As the Easter season is more than just one day, the bible readings have centered around the acts of the apostles directly following Jesus’ death. Even if you aren’t Christian, the Acts are a fascinating look into the early formations of the church. This was history being made, history that has shaped billions of lives. One of the interesting parts of the readings was the difficulties that early Christians had in coming to agreement on some of the finer points.
Of course, those “finer points” have led to much splintering of the faith. It is understandable how different cultures and even different facets of the same culture can feel the need for different interpretations.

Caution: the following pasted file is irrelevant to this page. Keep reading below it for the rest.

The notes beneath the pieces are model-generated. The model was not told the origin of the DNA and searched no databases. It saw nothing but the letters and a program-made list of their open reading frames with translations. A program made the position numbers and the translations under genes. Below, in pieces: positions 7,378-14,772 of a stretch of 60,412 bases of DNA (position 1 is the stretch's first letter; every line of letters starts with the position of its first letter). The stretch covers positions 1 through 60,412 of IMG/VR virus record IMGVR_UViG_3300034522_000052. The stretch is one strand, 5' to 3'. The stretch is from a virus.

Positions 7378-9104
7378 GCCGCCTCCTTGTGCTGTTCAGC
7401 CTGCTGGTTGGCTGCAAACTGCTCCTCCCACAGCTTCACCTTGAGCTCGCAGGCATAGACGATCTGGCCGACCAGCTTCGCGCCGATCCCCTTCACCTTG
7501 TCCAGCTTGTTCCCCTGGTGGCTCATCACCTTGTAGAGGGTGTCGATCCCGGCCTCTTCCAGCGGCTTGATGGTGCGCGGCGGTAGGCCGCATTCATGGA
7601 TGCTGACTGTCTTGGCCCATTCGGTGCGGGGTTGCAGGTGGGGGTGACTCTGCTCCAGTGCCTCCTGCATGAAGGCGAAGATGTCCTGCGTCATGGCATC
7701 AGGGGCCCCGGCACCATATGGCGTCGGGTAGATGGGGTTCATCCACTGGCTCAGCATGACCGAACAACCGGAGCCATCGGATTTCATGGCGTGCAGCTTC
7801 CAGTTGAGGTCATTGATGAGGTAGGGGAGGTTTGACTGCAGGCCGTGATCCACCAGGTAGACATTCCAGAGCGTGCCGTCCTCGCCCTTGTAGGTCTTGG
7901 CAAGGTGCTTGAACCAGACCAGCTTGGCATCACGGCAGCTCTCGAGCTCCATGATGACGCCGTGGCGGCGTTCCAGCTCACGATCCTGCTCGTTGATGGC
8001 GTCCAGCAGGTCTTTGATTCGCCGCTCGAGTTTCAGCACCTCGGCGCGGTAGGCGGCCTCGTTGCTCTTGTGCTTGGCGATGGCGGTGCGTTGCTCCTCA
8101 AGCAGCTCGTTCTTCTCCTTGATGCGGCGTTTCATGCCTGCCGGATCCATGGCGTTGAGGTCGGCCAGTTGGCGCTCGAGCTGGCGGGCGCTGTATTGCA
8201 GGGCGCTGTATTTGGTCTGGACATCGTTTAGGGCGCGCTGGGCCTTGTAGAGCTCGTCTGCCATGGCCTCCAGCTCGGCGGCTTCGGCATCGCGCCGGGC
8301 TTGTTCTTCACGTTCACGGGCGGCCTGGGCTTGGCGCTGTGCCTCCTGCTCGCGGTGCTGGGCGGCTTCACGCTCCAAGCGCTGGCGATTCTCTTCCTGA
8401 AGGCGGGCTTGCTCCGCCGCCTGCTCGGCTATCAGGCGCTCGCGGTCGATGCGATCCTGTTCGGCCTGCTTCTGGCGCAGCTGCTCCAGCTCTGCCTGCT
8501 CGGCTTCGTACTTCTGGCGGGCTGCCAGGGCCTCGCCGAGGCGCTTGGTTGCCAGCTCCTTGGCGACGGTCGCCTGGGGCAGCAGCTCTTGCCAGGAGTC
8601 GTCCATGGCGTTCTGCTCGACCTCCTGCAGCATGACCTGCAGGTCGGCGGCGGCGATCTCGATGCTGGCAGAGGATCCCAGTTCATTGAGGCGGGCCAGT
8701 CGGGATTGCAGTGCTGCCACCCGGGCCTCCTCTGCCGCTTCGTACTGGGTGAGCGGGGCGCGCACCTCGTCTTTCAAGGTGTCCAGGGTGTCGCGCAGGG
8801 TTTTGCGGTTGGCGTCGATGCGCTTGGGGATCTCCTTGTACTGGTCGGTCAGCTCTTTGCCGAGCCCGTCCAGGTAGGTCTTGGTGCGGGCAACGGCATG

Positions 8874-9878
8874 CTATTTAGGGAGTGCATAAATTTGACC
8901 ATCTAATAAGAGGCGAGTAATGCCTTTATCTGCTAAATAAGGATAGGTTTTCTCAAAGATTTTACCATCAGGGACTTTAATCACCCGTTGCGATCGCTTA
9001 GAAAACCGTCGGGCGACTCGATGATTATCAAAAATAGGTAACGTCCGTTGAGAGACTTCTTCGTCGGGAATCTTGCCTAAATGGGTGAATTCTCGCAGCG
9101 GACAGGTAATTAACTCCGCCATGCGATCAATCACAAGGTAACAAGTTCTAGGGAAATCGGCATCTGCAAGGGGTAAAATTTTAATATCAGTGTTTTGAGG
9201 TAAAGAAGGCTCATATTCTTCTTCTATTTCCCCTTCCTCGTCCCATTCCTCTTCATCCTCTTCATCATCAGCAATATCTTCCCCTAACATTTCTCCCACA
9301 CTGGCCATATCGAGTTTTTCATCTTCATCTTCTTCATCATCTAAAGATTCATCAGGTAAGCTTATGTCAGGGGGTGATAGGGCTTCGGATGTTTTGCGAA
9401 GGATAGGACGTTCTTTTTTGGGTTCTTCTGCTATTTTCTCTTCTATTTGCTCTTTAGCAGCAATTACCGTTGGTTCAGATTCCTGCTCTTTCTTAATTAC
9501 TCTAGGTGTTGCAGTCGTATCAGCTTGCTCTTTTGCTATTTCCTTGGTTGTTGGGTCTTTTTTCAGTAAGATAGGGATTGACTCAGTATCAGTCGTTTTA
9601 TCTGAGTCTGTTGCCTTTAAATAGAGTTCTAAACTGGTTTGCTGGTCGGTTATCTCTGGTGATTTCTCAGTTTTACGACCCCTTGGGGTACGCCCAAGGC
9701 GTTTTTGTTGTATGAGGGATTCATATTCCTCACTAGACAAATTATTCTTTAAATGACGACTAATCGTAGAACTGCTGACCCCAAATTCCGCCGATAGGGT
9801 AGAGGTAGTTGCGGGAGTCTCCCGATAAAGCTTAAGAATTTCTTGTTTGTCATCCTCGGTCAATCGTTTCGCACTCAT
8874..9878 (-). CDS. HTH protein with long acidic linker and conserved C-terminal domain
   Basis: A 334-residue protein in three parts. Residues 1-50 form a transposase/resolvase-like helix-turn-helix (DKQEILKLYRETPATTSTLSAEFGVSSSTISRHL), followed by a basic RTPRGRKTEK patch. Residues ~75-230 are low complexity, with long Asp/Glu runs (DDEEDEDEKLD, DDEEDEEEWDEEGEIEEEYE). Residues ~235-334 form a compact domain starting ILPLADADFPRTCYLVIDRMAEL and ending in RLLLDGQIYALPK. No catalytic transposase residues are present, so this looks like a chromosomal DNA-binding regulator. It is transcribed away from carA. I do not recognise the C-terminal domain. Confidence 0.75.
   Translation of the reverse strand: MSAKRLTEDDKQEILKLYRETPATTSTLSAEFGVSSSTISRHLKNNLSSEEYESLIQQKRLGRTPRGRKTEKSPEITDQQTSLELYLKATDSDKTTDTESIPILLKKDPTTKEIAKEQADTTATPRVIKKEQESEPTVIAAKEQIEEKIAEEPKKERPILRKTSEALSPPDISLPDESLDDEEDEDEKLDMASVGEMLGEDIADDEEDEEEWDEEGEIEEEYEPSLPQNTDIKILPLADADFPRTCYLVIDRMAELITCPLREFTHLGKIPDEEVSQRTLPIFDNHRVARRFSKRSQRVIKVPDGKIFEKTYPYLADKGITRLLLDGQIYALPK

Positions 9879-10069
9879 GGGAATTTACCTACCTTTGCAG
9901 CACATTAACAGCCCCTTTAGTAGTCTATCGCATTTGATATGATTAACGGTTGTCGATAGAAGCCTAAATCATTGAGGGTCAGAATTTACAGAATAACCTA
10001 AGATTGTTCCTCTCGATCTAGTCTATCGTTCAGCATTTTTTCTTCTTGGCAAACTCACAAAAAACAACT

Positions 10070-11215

At church Sunday, the priest joyfully mentioned the following article. I was happy for many reasons. I have always felt that humans have worked harder at arguing our differences than at appreciating our common goals and beliefs. Second, the catholic Church was one of the eleven churches: so often, catholics are reviled as being resistant to change. Third, I was hearing this information from a Midwestern priest- by no means is the Midwest known as a hotbed of advanced thinking.
So to the eleven churches who saw our common beliefs and believed in unity: thanks.